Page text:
This supports the application life cycle management, the continuous improvement, and release of the application code. Details and courseware on SAFe can be found at https://www.scaledagileframework.com/DevOps/.
The tooling landscape for CI/CD and DevOps is massive and changes almost every month. A good overview is provided by Digital.ai at https://digital.ai/periodic-table-of-DevOps-tools; Digital.ai maintains and publishes the Periodic Table of DevOps. It's based on the format of the periodic table of elements, but contains an overview of various tools to execute DevOps in cloud environments. It also explains how to build a pipeline diagram using the tools that are selected from the periodic table.
There's no right or wrong answer in choosing the toolset, as long as it fits the need of the enterprise and people are trained in the usage of the tools. In this section, the native CI/CD tooling in the major clouds are discussed: Azure DevOps, AWS CodePipeline and CloudFormation, and Google Cloud Build.
The following screenshot shows the main menu of Azure DevOps with a project defined as Scrum that divides the work items in backlog items and sprints:
When a team starts in Azure DevOps, the first thing to do is to define a project and assign project members. Next, the project manager or product owner defines the development methodology. Depending on that choice, DevOps presents the possibilities to define work items, such as features, backlog items and tasks, and a board to plan the execution of these items. A work item or product can be a piece of code that may be deployed; in DevOps, this can be automated with Azure Pipelines, which after review actually deploys the code to the target cloud environment.
Developers can use Azure DevOps for AWS too, using the AWS Toolkit for Azure DevOps. The toolkit even accepts the use of AWS CloudFormation templates to provision and update AWS resources within Azure DevOps. In the Further reading section, a link to the documentation has been added.
The following screenshot shows the main menu of CodePipeline:
As shown in the screenshot, creating a pipeline from the CodePipeline main menu will start by pulling code from a repository that sits in CodeCommit. The pipeline itself is built in CodeBuild and deployed in CodeDeploy.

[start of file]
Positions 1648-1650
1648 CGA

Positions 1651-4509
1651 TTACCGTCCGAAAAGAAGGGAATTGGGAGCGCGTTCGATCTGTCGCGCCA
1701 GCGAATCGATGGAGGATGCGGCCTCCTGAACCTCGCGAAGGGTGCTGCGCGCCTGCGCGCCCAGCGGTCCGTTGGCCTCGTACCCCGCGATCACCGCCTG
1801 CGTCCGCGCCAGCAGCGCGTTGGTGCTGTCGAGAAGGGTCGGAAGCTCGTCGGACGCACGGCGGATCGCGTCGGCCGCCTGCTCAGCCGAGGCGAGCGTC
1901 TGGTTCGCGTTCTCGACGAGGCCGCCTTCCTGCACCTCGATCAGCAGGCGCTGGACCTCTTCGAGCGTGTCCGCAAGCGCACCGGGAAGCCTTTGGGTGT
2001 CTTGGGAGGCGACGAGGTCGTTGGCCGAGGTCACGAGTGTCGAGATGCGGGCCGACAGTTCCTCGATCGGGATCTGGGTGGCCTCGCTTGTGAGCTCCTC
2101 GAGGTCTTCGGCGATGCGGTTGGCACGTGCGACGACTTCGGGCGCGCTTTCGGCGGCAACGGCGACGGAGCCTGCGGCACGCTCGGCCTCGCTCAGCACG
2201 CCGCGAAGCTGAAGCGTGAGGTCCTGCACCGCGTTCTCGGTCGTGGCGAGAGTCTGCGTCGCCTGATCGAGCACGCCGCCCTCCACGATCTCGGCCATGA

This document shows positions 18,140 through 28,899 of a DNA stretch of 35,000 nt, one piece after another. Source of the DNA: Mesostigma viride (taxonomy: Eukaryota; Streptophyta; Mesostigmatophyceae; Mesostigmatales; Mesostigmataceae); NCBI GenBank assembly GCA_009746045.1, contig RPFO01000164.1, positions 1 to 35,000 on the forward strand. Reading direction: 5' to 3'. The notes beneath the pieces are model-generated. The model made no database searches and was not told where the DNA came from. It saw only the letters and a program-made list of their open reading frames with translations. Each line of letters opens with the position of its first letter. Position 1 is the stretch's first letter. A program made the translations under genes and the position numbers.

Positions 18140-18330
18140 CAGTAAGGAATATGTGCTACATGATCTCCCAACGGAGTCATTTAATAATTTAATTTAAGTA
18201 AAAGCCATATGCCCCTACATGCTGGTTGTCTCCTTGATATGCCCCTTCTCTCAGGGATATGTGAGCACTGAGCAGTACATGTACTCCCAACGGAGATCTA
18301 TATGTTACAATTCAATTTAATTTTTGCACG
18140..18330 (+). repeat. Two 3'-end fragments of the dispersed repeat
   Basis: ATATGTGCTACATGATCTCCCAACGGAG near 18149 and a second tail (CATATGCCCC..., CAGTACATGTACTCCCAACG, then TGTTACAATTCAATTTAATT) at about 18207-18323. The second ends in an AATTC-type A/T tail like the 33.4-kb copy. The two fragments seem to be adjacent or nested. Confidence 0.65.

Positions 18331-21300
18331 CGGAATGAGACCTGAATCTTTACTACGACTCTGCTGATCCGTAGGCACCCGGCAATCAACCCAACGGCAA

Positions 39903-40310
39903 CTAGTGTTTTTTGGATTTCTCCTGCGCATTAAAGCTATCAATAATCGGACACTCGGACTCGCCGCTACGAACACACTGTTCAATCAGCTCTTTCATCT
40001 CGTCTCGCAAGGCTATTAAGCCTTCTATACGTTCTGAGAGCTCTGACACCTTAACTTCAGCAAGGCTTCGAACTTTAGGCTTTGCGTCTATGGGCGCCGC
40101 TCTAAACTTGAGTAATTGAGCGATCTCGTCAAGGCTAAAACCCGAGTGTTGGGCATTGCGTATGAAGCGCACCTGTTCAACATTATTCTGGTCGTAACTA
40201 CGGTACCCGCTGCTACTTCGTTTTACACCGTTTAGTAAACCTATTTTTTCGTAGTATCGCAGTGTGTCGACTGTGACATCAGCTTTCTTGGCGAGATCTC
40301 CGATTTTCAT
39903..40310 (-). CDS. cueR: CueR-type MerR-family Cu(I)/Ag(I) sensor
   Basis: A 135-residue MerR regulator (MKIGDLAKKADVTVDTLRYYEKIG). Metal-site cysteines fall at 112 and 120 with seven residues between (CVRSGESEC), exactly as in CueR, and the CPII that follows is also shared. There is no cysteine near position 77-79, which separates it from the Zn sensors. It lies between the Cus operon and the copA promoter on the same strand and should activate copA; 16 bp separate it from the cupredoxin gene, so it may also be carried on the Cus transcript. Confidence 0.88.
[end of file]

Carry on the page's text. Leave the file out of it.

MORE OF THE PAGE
The following screenshot shows the menu of Cloud Build:
The main menu is very lean, as shown in the preceding screenshot. Only when a project is defined and started can developers start using Cloud Build to create the code repository. That service is available from the console, as shown in the following screenshot:
In this section, the native CI/CD toolsets of Azure, AWS, and GCP have been discussed. At the beginning of the section, it was mentioned that there are a lot of tools available to developers for developing, storing, testing, and deploying code. The main principles of CI/CD are the same, but there are differences in the way that these tools deploy code and especially how they test and validate code in an automated way. The tools discussed – Azure DevOps, AWS CodePipeline, and GCP Cloud Build – may cover a lot of functionality already, but typically, additional tools are required. In the Further reading section, some suggestions are provided for study material to help in choosing the right tools.
After completing this chapter, you should have a good understanding of the DevOps way of working and the use of CI/CD pipelines in cloud environments. Everything is code in cloud, from the application to the infrastructure and the configuration. Code needs to be stored in a central repository and brought under version control. That's where the CI/CD pipeline starts. Next, the DevOps team defines the phases of the pipeline, typically build, test, and deploy. Actions in these phases are automated as much as possible.
We discussed the push and pull principles in CI/CD pipelines using master and feature branches, describing the different methodologies to push and commit code to branches. If teams work consistently from one repository and with a unified way of working, they can deploy code to different clouds. Teams also need tooling: the last section provided an overview of the native CI/CD tooling in Azure, AWS, and GCP, working with Azure DevOps, AWS CodePipeline, and Cloud Build in GCP.
In the next chapter, the final concept for operations will be discussed: AIOps.
You can refer to the following links for more information on the topics covered in this chapter: